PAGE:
Water multimedia filters, which include multiple layers of media, are by far the most popular kind of water filtration. The size of each layer's layer depth and coarseness increases gradually. The media layers are layered in ascending order, with the heavier, finer media at the top and the densest, coarsest material—typically gravel—at the bottom.
What do multimedia filters remove?
The amount of TSS (Total Suspended Solids) and SDI (Silt Density Index) in the incoming feed water is decreased, using a water multimedia filter. Small particles including silt, clay, grit, organic debris, algae, and other microorganisms make up suspended solids.
High suspended particles in incoming input water might result in a large pressure drop, and impair the efficiency of downstream filtration machinery, like reverse osmosis membranes, electrodeionization (EDI), UV sterilizers, and ion exchange beds.
How should a Multimedia Filter be chosen?
To get optimal filtration results, you must take into account a number of different criteria, while choosing a water media filter.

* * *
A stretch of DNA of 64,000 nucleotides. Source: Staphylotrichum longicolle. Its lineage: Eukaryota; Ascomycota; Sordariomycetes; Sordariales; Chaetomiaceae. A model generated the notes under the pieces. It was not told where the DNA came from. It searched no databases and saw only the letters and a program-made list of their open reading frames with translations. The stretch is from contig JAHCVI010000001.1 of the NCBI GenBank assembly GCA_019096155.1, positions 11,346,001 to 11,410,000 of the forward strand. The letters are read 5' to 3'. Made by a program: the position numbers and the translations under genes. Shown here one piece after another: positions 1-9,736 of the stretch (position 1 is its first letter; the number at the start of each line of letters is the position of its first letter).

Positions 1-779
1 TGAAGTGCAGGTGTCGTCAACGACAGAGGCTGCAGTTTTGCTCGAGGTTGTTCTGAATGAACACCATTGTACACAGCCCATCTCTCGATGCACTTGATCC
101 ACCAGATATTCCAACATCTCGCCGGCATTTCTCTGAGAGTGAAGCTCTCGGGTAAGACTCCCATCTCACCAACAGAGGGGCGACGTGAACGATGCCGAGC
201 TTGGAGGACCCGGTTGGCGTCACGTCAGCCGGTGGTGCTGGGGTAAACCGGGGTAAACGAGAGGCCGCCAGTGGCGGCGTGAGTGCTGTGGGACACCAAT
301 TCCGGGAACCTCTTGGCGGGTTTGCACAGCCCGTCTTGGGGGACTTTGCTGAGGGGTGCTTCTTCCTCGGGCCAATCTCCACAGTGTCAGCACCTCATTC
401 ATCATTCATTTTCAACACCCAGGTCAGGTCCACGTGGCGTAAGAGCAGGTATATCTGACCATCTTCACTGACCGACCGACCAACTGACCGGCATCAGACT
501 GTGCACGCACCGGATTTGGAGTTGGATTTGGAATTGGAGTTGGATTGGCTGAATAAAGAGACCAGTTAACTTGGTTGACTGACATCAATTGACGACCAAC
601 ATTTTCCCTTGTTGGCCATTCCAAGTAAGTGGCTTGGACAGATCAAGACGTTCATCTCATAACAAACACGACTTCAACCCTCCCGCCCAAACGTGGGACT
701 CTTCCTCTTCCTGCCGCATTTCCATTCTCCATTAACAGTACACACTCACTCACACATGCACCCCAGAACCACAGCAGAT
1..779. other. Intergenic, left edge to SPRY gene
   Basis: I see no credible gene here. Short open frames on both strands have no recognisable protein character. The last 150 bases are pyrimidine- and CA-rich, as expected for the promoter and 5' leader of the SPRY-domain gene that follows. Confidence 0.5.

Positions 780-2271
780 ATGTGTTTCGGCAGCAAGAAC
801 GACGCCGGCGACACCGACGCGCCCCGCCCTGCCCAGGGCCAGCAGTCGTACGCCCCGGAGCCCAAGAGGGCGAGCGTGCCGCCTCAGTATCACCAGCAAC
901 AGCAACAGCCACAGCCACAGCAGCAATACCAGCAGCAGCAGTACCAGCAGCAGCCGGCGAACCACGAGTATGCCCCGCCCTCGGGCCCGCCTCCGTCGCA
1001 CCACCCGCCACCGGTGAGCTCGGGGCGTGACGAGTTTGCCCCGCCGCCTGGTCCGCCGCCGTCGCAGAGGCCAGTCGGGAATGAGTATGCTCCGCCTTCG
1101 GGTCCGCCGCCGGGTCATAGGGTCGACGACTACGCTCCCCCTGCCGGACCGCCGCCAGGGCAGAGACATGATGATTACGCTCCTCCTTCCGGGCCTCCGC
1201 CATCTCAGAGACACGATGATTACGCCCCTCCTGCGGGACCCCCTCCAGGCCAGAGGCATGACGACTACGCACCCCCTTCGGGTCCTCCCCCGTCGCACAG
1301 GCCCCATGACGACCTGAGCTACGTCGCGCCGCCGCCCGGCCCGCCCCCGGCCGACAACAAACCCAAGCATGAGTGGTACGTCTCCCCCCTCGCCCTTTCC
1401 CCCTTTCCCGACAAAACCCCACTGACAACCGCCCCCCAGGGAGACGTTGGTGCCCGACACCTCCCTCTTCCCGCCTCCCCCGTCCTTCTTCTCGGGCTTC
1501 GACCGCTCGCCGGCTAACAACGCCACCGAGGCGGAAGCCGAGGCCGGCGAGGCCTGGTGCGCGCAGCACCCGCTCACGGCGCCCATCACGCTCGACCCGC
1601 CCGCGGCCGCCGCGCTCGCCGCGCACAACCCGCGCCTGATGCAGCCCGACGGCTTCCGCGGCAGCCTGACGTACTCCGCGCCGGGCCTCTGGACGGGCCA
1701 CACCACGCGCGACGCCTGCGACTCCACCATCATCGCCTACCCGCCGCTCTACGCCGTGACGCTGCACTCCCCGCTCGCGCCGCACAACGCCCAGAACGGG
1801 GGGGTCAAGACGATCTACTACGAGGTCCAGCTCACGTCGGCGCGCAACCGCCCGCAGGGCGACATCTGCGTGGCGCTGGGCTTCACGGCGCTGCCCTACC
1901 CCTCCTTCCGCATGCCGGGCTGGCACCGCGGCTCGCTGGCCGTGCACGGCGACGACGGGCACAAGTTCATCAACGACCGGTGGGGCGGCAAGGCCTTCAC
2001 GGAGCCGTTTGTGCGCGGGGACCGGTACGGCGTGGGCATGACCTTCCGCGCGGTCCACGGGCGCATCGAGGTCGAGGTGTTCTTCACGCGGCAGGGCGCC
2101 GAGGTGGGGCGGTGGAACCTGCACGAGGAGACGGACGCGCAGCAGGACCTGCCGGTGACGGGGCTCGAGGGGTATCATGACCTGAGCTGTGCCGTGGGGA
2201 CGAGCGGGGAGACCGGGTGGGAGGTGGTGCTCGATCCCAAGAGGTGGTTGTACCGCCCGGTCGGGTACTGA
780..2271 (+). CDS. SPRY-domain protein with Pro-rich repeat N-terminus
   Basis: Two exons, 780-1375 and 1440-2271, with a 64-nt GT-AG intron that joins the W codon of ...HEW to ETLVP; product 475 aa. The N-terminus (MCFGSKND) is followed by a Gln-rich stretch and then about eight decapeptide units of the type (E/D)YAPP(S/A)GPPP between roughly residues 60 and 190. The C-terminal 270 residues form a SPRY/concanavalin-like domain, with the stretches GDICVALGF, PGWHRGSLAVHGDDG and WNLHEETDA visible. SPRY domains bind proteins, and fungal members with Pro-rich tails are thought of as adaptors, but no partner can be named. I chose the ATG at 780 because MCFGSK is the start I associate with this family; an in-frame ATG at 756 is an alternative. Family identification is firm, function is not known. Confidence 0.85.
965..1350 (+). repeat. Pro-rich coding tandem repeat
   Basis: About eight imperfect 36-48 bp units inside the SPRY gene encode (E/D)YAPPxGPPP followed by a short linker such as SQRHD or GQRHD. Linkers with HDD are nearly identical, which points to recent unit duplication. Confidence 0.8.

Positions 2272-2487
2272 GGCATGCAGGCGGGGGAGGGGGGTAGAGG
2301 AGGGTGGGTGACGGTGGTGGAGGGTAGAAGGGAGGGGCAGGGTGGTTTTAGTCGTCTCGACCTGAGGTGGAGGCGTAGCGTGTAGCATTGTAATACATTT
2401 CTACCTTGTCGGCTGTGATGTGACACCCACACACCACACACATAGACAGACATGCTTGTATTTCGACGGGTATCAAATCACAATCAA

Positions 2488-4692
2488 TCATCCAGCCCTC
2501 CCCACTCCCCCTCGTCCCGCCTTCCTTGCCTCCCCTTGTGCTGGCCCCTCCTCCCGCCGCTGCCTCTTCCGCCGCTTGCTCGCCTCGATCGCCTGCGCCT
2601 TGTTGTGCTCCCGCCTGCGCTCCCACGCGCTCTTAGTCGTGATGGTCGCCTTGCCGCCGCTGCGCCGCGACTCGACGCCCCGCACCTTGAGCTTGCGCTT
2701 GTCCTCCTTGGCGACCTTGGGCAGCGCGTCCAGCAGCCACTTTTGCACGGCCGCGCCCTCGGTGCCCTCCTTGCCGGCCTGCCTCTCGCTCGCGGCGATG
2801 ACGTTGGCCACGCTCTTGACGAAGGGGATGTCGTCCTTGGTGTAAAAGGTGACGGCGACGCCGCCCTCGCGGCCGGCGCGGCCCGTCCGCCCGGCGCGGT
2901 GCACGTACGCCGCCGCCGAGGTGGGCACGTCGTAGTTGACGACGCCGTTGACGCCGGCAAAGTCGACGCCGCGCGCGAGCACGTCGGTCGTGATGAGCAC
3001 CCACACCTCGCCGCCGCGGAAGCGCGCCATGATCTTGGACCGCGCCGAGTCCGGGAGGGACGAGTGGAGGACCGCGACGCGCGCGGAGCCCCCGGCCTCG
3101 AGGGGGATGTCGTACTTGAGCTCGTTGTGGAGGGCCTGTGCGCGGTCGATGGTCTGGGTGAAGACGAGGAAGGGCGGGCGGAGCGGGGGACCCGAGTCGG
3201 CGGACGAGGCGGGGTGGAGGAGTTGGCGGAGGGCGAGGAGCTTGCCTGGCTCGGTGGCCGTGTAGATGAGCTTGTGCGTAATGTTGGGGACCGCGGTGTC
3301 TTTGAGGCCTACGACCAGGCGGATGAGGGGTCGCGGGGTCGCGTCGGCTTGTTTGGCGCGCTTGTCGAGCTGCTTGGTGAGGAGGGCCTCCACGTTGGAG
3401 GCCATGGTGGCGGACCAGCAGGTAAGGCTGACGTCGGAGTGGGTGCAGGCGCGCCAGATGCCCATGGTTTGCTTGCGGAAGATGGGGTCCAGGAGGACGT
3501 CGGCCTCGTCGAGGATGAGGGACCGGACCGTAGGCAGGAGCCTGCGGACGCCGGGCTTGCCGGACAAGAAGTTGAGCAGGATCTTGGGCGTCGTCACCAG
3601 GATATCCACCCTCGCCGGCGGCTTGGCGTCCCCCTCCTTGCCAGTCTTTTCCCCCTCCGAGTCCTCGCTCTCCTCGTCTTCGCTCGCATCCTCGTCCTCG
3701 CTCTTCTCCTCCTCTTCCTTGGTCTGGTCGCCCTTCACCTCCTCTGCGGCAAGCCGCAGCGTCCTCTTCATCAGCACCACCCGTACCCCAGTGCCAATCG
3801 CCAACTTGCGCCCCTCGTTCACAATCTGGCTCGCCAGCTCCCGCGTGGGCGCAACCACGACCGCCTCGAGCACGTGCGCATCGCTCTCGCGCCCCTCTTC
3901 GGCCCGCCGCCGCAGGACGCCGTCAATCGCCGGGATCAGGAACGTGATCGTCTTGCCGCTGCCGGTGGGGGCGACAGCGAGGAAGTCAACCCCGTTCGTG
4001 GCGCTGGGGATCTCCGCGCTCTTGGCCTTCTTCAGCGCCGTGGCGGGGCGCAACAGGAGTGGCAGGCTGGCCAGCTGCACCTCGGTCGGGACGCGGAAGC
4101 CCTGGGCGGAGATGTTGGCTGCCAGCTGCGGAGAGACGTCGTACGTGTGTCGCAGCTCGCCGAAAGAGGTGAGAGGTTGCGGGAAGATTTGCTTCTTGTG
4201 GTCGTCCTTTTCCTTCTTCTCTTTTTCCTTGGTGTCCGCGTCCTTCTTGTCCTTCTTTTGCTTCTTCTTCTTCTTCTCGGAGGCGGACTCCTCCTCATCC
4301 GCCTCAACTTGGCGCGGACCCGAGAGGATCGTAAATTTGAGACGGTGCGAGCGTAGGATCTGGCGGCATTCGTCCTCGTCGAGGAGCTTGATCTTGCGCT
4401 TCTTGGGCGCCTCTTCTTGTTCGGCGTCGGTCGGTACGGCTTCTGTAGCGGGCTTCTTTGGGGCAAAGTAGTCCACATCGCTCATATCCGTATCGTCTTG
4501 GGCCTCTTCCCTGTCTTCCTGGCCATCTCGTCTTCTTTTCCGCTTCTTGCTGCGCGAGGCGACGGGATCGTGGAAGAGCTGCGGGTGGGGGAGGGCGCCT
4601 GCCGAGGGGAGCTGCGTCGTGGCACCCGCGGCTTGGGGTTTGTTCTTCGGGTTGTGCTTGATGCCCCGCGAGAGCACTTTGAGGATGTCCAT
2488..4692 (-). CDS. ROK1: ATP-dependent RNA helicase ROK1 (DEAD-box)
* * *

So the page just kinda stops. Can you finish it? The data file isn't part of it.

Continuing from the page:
· The highest flow rate necessary
· Turbidity or the type of suspended solids (colloidal or non-colloidal)
· Feed water is analysed
· Required level of treated water quality
· Ample water supply for the backwashing operation.
Need for a Multimedia Filter
Where there is a lot of pollution, media filters are frequently utilized because they are simple to clean, which reduces the requirement for replacement filter cartridges or bags, and operator effort.
Because, they may be "backwashed," media filters have an advantage over other types of filters. Backwashing restores/extends the performance of the filters, by cleaning out the collected filtered particles and purging the filter.
When the Silt Density Index (SDI) value exceeds 3 or the turbidity is more than 0.2 NTU, a multimedia filter is typically utilized. Although, there is no precise rule, these recommendations should be followed to stop RO or NF membranes, from becoming prematurely fouled. The SDI is required by all major membrane producers.
A Multimedia Filter's Operation: Process of operation in multimedia filters
There are numerous graded layers in a multimedia filter. The layers are graded from heavier to lighter at the bottom and top, respectively. Typically, bigger grains are intended for the lighter layers. In this approach, the water is filtered more effectively per unit of filter media, because larger contaminants are removed from the water before smaller ones.
Sand and anthracite serve as the filtration material in the most typical multimedia filter
The sand weighs more than anthracite and contains smaller granules. The sand layer will settle behind the anthracite and offer finer filtration as a result.